- Teeth whitening
- Bruxism (teeth grinding)
- Sugar-related tooth decay
- Diabetes and your oral health
- Dental sealants
- Dental phobia
- Dry mouth
- Smokeless tobacco and electronic cigarettes
- Halitosis (bad breath)
- Dentine hypersensitivity (sensitive teeth)
- Oral health during pregnancy
- Tobacco use
- Oral piercings
- Dental emergency
- Listerine Total Care Zero and Listerine Cool Mint Zero Mouthwash
- Nova dent
- Colgate Pro relief
- Curaprox brush
- Remin X-Pur Toothpaste
- Sensodyne Toothpaste
- Opti-Rince X-Pur Mouthwash
- Cari 0
- Oral-B electric toothbrush with round head
- Prevident Booster by Colgate
- X-Pur gums and pastilles
- Curaprox Velvet Toothbrush
About oral piercings
Tongue, lip or cheek piercings are a practice that can be damaging for teeth and gums. Many side effects, ranging from discomfort to serious health issues, can be caused during and because of the procedure. Anyone thinking of getting an oral piercing should consider if the benefits outweigh the risks.
Severe infections, such hepatitis B and HIV, can be transmitted during the oral piercing procedure if the instruments used were not properly sterilized.
Other risks include:
Pain and bleeding
The tongue being composed of many important blood vessels, piercing could lead to prolonged bleeding. Moreover, because there are numerous nerve terminations on the tongue and lips, the pierced area can turn out to be very painful.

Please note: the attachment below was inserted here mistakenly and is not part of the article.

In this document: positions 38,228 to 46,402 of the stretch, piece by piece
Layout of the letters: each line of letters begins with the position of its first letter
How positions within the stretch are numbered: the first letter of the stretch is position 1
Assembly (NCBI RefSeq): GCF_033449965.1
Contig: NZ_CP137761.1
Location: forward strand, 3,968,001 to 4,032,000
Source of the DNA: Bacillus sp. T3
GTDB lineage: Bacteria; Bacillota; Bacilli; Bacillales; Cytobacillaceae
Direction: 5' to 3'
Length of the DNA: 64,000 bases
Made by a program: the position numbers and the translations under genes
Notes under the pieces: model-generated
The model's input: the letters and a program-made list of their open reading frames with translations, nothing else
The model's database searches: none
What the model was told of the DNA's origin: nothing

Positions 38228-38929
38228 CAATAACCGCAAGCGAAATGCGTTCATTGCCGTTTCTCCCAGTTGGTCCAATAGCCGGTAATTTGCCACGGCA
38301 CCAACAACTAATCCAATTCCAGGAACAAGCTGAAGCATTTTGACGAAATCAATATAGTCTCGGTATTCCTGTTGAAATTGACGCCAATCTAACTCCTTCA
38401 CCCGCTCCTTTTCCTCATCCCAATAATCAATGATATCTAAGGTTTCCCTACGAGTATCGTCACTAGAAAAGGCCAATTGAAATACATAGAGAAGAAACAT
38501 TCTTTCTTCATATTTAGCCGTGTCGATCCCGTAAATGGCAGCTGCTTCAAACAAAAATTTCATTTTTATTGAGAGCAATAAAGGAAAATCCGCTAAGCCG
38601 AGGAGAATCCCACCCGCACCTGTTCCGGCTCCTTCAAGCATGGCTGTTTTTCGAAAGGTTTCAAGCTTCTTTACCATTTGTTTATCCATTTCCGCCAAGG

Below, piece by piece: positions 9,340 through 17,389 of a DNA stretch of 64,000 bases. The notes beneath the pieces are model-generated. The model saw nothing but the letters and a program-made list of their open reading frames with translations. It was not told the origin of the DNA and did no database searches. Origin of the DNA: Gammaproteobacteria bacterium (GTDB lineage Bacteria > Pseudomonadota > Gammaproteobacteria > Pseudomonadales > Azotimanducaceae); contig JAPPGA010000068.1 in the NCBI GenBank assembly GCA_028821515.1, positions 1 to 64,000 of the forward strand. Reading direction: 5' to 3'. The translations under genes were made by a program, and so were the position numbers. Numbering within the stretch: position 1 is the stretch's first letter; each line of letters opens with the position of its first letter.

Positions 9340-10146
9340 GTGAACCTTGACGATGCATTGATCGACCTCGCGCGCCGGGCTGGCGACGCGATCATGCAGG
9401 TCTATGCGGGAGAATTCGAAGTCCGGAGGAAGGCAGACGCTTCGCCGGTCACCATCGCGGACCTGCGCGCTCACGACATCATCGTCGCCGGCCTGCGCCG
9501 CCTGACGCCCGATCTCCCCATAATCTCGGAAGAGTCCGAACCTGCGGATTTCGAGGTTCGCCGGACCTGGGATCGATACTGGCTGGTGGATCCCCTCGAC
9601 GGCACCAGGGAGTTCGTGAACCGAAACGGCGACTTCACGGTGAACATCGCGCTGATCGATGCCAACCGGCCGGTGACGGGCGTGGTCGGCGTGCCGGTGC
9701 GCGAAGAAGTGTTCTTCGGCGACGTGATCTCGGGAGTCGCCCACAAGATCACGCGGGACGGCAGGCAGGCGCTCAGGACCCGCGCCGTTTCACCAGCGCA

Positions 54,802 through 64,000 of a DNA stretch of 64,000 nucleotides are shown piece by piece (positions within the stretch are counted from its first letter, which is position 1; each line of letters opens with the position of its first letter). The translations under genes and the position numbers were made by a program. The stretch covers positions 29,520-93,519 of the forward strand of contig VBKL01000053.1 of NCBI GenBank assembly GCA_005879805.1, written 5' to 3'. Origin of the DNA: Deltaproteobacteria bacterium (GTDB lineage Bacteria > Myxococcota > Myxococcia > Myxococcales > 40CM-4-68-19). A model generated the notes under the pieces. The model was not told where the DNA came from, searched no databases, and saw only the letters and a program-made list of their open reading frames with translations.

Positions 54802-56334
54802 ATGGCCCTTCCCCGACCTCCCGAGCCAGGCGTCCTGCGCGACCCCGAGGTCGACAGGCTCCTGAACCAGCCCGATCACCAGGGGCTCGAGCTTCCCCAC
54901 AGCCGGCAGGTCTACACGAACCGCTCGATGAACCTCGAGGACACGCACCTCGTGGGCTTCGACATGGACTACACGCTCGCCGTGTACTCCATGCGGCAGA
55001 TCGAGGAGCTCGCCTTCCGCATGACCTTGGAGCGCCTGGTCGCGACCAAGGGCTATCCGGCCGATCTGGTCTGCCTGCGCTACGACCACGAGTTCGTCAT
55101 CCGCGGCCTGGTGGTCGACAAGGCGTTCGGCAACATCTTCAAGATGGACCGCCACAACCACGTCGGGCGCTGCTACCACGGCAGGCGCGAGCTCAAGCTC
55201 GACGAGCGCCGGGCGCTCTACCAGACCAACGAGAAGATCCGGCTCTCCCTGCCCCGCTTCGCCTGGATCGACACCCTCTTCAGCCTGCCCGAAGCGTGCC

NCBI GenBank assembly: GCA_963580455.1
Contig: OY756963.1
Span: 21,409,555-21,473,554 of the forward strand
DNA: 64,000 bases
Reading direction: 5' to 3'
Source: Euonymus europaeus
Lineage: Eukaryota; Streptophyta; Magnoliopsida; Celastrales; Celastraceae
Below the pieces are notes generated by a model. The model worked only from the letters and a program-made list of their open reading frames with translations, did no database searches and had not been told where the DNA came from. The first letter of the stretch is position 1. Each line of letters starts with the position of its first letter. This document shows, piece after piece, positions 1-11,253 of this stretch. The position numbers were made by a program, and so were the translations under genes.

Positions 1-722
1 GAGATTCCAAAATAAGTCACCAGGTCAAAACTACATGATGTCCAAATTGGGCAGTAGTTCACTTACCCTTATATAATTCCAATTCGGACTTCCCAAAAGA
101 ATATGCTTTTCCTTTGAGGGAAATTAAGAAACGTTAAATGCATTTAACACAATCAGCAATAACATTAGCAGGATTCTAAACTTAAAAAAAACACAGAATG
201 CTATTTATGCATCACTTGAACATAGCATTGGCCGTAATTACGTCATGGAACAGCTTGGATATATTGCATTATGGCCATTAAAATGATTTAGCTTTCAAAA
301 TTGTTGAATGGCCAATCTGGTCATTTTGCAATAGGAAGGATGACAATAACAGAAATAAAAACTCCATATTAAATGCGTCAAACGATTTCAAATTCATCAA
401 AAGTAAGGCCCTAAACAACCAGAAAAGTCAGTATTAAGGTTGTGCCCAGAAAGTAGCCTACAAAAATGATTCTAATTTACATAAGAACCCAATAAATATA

Piercings frequently result in infections because of the large quantity of bacteria found in the mouth and also because the pierced area is hard to sterilize. Tongue swelling, a consequence of the piercing or an infection, affects swallowing and, in certain cases, breathing.
The presence of jewels in the mouth can chip or break teeth and fillings and cause gums to recede. Continuous trauma sustained by the teeth leads to pulp (nerve) damage that can sometimes be irreversible. Certain types of jewel can interfere with radiography, which in turn can make it harder for the dentist to diagnose some oral afflictions.
Heart problems in at-risk patients
According to a study made on 445 patients of the Mayo Clinic suffering from congenital heart diseases, close to one out of four patients developed endocarditis after getting pierced.
Risk of injury
If the jewelry somehow gets dislodged, it can be swallowed or even inhaled into one of your lungs. Surgery will need to be performed in order to retrieve it.
- Oral piercing can cause excessive production of saliva, which can lead a patient to drool uncontrollably.
- Speech, eating and drinking can be affected.
- Permanent numbness of the tongue can develop.
- The taste of food can be modified.
- Piercings create space in which food and plaque can accumulate, thus causing bad breath.
- Allergic reactions can happen if the jewelry is of poor quality.
Oral piercings care
The Canadian Dental Association is opposed to oral piercing and consider the practice as a health hazard. If you decide to have your tongue, lip or cheek pierced despite the disadvantages described above, you must change your hygiene habits and lifestyle to prevent infections and other complications.
For the first two months, brush your tongue and irrigate the hole with an antiseptic every time you eat, chew gum or smoke.
Then, follow these advices:
- Brush your tongue and irrigate the hole with water every day;
- Keep your piercings clean (beware of common jewelry cleaning agents that can be toxic);
- Rinse your mouth every day with antimicrobial or antibacterial mouthwash;
- Make sure you know how to take out your piercings for dental exams and radiography.